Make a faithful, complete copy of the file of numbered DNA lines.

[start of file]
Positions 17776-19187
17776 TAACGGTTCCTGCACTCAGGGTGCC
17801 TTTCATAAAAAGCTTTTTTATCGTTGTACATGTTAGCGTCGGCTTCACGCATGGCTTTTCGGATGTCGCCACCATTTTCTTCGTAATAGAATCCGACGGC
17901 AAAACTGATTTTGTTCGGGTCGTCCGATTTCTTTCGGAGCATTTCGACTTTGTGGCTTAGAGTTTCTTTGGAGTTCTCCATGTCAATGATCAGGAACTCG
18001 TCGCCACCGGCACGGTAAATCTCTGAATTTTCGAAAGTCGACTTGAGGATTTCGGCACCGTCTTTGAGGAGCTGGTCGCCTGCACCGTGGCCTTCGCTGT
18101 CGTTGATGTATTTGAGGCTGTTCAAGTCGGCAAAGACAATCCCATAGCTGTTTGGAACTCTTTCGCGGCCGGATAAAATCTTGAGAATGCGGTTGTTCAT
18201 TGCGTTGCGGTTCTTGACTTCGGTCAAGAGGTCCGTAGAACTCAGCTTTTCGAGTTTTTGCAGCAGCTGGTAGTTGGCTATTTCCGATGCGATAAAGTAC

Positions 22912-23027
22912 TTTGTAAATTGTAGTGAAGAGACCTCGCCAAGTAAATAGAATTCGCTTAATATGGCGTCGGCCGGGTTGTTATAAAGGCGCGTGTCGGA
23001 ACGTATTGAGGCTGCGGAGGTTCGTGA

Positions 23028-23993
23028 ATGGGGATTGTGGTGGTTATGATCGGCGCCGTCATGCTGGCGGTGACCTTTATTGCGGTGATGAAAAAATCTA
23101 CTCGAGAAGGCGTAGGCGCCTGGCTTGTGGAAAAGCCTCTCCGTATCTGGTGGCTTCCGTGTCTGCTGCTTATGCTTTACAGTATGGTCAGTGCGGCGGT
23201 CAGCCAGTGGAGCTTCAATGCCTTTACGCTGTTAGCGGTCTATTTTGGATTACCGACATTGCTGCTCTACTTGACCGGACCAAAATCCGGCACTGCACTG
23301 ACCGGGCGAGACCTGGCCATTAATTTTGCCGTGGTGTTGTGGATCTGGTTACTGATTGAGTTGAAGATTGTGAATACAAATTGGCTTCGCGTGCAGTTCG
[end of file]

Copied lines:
Positions 17776-19187
17776 TAACGGTTCCTGCACTCAGGGTGCC
17801 TTTCATAAAAAGCTTTTTTATCGTTGTACATGTTAGCGTCGGCTTCACGCATGGCTTTTCGGATGTCGCCACCATTTTCTTCGTAATAGAATCCGACGGC
17901 AAAACTGATTTTGTTCGGGTCGTCCGATTTCTTTCGGAGCATTTCGACTTTGTGGCTTAGAGTTTCTTTGGAGTTCTCCATGTCAATGATCAGGAACTCG
18001 TCGCCACCGGCACGGTAAATCTCTGAATTTTCGAAAGTCGACTTGAGGATTTCGGCACCGTCTTTGAGGAGCTGGTCGCCTGCACCGTGGCCTTCGCTGT
18101 CGTTGATGTATTTGAGGCTGTTCAAGTCGGCAAAGACAATCCCATAGCTGTTTGGAACTCTTTCGCGGCCGGATAAAATCTTGAGAATGCGGTTGTTCAT
18201 TGCGTTGCGGTTCTTGACTTCGGTCAAGAGGTCCGTAGAACTCAGCTTTTCGAGTTTTTGCAGCAGCTGGTAGTTGGCTATTTCCGATGCGATAAAGTAC

Positions 22912-23027
22912 TTTGTAAATTGTAGTGAAGAGACCTCGCCAAGTAAATAGAATTCGCTTAATATGGCGTCGGCCGGGTTGTTATAAAGGCGCGTGTCGGA
23001 ACGTATTGAGGCTGCGGAGGTTCGTGA

Positions 23028-23993
23028 ATGGGGATTGTGGTGGTTATGATCGGCGCCGTCATGCTGGCGGTGACCTTTATTGCGGTGATGAAAAAATCTA
23101 CTCGAGAAGGCGTAGGCGCCTGGCTTGTGGAAAAGCCTCTCCGTATCTGGTGGCTTCCGTGTCTGCTGCTTATGCTTTACAGTATGGTCAGTGCGGCGGT
23201 CAGCCAGTGGAGCTTCAATGCCTTTACGCTGTTAGCGGTCTATTTTGGATTACCGACATTGCTGCTCTACTTGACCGGACCAAAATCCGGCACTGCACTG
23301 ACCGGGCGAGACCTGGCCATTAATTTTGCCGTGGTGTTGTGGATCTGGTTACTGATTGAGTTGAAGATTGTGAATACAAATTGGCTTCGCGTGCAGTTCG